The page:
The Government’s £500 medical treatment promise

Currently over 130 million days are lost to sickness absence every year, with a cost to the economy of around £15 billion. Employers collectively face an annual bill of around £9 billion for sick pay and associated costs, individuals face a loss of earnings of £4 billion and the State spends £13 billion a year on health related benefits. The impending launch of the Fit for Work Service will start a new dialogue with employerssays Paul Avis, marketing director, Canada Life

FWS provides occupational health assessment and advice nationally across England and Wales, offering a unique opportunity to adopt a proactive approach to addressing sickness absence and its consequent problems. The plan is to support a reduction in the length of sickness absence and reduce the resulting impacts on employers, individuals and the State. This will hopefully be achieved by offering a service that delivers both a supportive occupational health assessment and general health and work advice to employees, employers and General Practitioners (GPs).

The power of occupational health in assisting individuals to return to work more quickly and effectively after a period of sickness absence has long been recognised by health insurance providers like us.  Our medically trained rehabilitation team is vital to our claims management proposition and works closely with employers and their absent employees to achieve a speedy return to the workplace.

The FWS scheme is funded by the removal of the SSP Percentage Threshold Scheme in April 2014.  Employers could save between £70m–£160m sick pay per year and Government make gains of £20m–£40m per year through reduced welfare costs. Increased tax and national insurance contributions through workplace attendance could increase this amount by £40m-£100m per year and improved employee productivity could also increase economic output.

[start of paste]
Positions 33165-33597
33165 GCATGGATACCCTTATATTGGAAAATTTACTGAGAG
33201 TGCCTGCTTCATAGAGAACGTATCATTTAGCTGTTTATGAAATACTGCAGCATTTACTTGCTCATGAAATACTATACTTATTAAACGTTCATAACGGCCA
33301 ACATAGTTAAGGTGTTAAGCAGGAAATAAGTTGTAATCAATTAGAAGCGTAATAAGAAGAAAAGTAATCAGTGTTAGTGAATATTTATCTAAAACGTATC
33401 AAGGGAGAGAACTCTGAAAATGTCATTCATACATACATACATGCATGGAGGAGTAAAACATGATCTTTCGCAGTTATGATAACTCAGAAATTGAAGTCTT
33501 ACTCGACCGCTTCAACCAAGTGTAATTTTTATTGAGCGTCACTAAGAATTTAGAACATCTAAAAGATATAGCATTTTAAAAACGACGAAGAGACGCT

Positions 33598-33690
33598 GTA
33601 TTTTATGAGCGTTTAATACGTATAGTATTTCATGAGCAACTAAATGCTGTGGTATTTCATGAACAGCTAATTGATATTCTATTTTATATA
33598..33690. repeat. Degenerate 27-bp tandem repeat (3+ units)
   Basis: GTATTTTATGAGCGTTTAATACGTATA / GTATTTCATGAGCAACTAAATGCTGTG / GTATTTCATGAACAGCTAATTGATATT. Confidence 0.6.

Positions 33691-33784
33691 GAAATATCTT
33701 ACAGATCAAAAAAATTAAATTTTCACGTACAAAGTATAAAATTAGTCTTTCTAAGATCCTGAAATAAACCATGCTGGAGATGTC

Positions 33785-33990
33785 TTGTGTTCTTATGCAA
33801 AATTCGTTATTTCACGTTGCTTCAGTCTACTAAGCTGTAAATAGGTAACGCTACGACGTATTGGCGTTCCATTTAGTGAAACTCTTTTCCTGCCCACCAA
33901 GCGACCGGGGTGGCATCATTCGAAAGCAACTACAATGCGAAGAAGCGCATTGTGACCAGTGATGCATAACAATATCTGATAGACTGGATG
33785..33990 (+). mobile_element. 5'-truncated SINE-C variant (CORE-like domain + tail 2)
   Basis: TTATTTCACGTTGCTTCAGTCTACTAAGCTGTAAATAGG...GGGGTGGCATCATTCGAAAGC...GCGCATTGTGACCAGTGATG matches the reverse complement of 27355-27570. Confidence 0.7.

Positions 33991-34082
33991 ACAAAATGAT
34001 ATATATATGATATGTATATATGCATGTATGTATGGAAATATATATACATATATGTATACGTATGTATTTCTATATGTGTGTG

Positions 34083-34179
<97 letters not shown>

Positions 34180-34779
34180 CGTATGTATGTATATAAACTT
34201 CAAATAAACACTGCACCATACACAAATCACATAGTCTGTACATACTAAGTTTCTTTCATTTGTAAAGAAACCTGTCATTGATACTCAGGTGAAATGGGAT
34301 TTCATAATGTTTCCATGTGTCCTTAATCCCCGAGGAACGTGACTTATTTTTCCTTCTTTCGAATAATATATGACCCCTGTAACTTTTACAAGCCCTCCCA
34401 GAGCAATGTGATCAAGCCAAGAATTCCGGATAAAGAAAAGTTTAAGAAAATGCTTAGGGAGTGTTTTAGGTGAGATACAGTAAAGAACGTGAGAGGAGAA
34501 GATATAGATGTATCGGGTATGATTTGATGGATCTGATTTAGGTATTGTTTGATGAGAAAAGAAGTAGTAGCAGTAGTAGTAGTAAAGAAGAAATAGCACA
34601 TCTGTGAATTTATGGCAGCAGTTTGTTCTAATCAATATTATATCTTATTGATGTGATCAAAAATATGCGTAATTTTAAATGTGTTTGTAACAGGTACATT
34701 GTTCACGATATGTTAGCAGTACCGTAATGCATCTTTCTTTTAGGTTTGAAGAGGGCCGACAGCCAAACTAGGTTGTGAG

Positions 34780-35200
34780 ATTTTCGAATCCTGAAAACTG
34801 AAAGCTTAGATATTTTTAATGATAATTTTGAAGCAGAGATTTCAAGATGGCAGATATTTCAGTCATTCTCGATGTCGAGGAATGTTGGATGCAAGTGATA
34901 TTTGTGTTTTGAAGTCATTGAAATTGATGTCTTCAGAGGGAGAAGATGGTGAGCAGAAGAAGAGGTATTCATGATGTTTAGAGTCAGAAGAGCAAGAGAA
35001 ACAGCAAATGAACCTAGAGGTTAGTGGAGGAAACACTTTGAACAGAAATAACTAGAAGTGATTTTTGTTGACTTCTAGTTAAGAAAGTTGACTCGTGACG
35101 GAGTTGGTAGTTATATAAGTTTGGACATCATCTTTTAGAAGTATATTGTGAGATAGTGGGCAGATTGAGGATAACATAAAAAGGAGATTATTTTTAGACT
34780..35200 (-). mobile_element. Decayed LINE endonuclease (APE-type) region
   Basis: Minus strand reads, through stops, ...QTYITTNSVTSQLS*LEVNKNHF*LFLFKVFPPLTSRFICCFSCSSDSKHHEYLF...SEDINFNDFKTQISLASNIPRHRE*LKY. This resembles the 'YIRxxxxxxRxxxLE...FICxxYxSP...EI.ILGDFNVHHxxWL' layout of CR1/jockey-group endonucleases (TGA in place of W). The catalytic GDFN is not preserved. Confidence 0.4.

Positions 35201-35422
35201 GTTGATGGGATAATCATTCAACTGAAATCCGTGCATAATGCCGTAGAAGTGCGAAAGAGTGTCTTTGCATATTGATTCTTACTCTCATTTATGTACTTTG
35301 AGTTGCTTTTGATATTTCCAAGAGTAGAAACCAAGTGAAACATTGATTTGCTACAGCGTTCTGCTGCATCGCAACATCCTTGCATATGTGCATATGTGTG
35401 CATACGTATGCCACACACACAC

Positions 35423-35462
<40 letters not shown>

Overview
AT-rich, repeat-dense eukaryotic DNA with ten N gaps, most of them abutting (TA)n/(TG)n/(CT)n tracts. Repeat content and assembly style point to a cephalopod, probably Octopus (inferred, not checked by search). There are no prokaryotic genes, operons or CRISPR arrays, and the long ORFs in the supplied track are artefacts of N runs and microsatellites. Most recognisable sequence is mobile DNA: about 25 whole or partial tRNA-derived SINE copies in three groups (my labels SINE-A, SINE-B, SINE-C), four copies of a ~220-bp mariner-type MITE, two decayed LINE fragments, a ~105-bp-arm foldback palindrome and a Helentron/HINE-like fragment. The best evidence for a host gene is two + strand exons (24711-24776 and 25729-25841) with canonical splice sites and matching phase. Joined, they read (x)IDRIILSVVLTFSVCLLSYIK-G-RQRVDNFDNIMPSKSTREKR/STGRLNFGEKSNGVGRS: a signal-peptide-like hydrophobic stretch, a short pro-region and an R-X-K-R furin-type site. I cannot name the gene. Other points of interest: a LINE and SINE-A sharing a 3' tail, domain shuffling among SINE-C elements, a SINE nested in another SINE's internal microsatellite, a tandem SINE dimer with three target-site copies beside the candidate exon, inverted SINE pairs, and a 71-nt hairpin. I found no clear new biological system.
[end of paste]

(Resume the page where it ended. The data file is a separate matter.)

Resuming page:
Employers will need to obtain employee consent before referring them to the FWS. Estimates from the DWP suggest that FWS could help between 229,000 and 457,000 employees per year.  This estimate reflects the fact that this is a new service and there is uncertainty around engagement volumes.

The FWS scheme is certainly a step forward.  The health related interventions recommended attract an employer tax exemption up to £500 and the initial pilots are being run by Health Management Limited, an established Occupational Health provider.

While it is not replacement for a full vocational rehabilitation plan, like those offered under an insured group income protection scheme, it is at least signifying the need to address absence in the early stages. For our part, we are watching this initiative and are keen to see how it can work alongside Group Income Protection cover.  Meanwhile, we will continue to ensure that the services core to our products (such as vocational rehabilitation support, employee assistance programmes, legal support services and second medical opinion services) are promoted and used as valuable support by employees’ covered by our schemes.

It is quite timely that we are also launching further support with an online Treatment Sourcing Service, offering best price, all inclusive treatment packages.  These could be funded by employers or employees (for themselves or family members). Perhaps this could be a good way to follow on from the FWS support, to ensure the Return to Work momentum is not lost.

Whilst we are a long way off attaining the desired position,- where everyone is clear on what happens, when and how, when dealing with absence – at least FWS plans will start the Return to Work dialogue and that alone is a good thing.